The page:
Curves, Cats, and Creams

Clothing Calling Cards Show Businesses the Power of the Curvy Purse!

on March 10, 2014

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Like many of you, I’m just slightly obsessed with the TV show Downton Abbey. I immerse myself in the gorgeous dresses, the old-fashioned courting rituals, and the social etiquette of the early 20th century, and I can almost forget the injustices women had to endure during that time.

I especially love the idea of “calling cards”, small cards bearing a visitor’s name, picture, and often their family crest, left behind at a person’s home as a sign that a visit from them would be welcome in the visitor’s own home.

Now calling cards are making a comeback with a 21st century twist. Nicole Skews, a 27-year-old woman in New Zealand, was inspired when a friend was complaining about how she can never find cute curvy clothes at brick-and-mortar stores. “She was like, ‘I’m young, I have a full-time job, I’m financially irresponsible. It shouldn’t be this hard for me to buy clothes!'” Another friend was quick to agree, adding that she would love to leave notes around the store to show them exactly how much money they’re losing from her simply by not carrying her size.

With those simple statements, The Clothes Calling Card Campaign was born. Shoppers who are fed up with stores who ignore their sizes, at both ends of the spectrum (larger and smaller), can order their own customized printed cards, costing $3 for a 5 pack or $5 for a 10-pack. Best of all, 100% of the profits go directly to Dress for Success New Zealand, a nonprofit organization which provides career clothing and styling advice to women entering the workforce or changing careers who would otherwise not be able to afford them.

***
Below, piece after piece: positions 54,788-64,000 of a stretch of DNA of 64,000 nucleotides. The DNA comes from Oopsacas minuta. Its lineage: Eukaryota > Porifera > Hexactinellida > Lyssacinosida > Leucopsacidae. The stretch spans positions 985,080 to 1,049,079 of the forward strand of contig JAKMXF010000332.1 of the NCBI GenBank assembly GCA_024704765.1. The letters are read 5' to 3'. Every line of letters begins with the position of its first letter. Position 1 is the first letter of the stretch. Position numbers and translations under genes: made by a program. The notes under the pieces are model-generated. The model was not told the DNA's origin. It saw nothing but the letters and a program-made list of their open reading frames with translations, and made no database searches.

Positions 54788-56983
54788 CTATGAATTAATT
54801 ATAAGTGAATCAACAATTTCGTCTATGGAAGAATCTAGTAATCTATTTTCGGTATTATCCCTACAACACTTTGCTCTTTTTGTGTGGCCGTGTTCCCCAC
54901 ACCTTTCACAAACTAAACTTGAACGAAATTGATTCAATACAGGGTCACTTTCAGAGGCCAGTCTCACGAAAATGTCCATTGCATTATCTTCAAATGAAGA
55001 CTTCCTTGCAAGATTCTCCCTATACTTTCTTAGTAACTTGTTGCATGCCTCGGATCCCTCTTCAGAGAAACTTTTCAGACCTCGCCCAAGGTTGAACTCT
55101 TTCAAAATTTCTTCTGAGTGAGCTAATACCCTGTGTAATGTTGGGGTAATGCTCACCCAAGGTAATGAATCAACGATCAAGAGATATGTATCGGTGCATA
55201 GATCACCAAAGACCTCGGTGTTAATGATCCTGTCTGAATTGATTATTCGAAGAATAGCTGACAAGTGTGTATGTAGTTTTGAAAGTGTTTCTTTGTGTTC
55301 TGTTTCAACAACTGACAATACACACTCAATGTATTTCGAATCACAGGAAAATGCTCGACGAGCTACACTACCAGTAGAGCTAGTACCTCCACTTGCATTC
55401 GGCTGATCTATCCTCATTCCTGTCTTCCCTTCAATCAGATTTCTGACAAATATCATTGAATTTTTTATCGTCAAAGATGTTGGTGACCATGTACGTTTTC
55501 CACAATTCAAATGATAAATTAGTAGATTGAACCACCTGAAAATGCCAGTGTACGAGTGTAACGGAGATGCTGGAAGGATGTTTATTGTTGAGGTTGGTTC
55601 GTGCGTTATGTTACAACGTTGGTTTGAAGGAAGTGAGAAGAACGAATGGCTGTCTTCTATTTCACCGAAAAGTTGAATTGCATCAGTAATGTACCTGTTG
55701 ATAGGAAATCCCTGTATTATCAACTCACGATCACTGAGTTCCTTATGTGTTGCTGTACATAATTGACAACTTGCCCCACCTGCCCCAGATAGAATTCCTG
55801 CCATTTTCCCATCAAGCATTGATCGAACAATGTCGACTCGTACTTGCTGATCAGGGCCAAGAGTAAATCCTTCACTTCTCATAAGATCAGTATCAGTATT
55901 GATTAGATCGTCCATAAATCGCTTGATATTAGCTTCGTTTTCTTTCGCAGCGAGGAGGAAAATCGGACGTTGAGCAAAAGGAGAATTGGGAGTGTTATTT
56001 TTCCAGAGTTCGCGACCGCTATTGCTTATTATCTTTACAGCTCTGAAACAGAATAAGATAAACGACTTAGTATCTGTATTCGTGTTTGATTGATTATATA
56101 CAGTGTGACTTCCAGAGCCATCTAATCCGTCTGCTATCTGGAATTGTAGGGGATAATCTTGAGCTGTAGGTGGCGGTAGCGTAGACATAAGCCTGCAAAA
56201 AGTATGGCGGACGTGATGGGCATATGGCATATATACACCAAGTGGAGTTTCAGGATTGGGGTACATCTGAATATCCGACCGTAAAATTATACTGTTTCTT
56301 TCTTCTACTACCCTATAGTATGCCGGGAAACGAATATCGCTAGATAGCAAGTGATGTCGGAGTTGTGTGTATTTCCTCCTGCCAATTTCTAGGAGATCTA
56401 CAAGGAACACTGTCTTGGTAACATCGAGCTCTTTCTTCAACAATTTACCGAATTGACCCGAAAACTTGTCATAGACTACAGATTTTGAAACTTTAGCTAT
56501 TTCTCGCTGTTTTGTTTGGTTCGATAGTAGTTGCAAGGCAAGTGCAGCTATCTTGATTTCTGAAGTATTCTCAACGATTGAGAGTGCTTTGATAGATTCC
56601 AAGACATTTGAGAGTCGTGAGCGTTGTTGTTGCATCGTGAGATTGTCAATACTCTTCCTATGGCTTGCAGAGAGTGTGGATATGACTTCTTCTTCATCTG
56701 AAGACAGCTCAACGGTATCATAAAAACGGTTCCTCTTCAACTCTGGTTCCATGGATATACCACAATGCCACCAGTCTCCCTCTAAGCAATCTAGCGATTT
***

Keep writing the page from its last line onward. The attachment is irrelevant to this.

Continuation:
If you’re just too excited to wait for your cards to arrive in the mail, you can also download free calling cards at the link below and start telling stores right now how much money they’re losing by excluding you as a customer.

Whichever way you choose, make sure to mind your manners! Nicole cautions us, “The calling card is a positive thing. It’s saying, ‘Hey, I like you. I like your clothes, and I would have spent X amount of money here, but I can’t fit into them!’ — not, “Screw you for not stocking my size!”

Personally, I can’t wait to channel my inner Dowager Countess by leaving calling cards all over Boston. Even though I don’t have a lot of money, every dollar makes a difference to a business when they realize they’re losing money, and clothing calling cards are a great way for stores to really grasp the amount they could be making simply by carrying a wider range of sizes!

Nicole sums it up very well. “I think the ‘great success, job done’ moment would come when we see some kind of acknowledgement that translates into more stores diversifying their range. The first step would be for stores/clothes makers to go, ‘Actually, wow, this is how many people are currently alienated by having such a narrow run. Why is that?’ I want to see people asking questions about why this is the way it is.”

The first step to growth is always to question why you’re not growing, and we can help our local businesses grow exponentially simply by helping them to answer that question, so get out there and make Lady Grantham proud by doing your social duty!

http://www.clothescallingcard.com/

https://www.facebook.com/clothescard

https://twitter.com/ClothesCard

http://en.wikipedia.org/wiki/Visiting_card

http://www.dressforsuccesswgtn.org.nz/

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